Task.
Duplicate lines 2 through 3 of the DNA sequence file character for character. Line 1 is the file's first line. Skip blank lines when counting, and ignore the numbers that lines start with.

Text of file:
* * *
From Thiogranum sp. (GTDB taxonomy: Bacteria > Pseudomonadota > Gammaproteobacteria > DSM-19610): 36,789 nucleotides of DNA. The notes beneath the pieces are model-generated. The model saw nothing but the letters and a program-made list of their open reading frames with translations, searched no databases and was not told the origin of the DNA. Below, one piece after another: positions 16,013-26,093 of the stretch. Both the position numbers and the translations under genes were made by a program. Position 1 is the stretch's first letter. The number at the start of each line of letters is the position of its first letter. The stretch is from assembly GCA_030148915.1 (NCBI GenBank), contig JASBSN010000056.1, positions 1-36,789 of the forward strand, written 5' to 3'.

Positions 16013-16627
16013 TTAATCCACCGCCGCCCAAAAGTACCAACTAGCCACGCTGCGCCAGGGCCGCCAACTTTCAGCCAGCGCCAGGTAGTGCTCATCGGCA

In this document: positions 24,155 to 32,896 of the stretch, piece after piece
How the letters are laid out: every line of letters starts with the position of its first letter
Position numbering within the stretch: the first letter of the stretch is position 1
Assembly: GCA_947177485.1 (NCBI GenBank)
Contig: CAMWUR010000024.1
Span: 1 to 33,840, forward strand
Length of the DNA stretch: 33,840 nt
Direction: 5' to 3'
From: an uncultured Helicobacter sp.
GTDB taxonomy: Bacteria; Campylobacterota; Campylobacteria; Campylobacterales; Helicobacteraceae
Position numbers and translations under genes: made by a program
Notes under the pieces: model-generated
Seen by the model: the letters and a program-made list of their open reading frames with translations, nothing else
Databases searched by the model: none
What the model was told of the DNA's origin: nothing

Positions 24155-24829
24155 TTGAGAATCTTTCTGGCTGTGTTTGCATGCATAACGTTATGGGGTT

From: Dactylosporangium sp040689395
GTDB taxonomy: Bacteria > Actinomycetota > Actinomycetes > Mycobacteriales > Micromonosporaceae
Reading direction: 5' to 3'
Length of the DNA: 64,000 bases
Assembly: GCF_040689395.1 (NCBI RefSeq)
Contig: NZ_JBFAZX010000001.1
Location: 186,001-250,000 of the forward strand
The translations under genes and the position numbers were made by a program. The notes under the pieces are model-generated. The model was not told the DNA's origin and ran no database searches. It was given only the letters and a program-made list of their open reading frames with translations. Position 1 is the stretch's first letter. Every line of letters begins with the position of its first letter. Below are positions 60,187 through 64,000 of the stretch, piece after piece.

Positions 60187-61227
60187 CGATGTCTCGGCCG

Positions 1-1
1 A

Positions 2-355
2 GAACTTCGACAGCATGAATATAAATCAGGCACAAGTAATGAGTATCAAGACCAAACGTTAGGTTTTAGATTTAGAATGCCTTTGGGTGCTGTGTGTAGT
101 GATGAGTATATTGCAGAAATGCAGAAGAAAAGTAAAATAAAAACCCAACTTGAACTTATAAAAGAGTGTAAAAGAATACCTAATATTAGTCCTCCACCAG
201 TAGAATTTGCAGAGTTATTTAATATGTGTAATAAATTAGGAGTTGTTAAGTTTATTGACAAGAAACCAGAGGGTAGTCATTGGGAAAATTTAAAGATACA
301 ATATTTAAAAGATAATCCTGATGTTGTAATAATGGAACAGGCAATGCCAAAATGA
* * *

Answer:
Positions 16013-16627
16013 TTAATCCACCGCCGCCCAAAAGTACCAACTAGCCACGCTGCGCCAGGGCCGCCAACTTTCAGCCAGCGCCAGGTAGTGCTCATCGGCA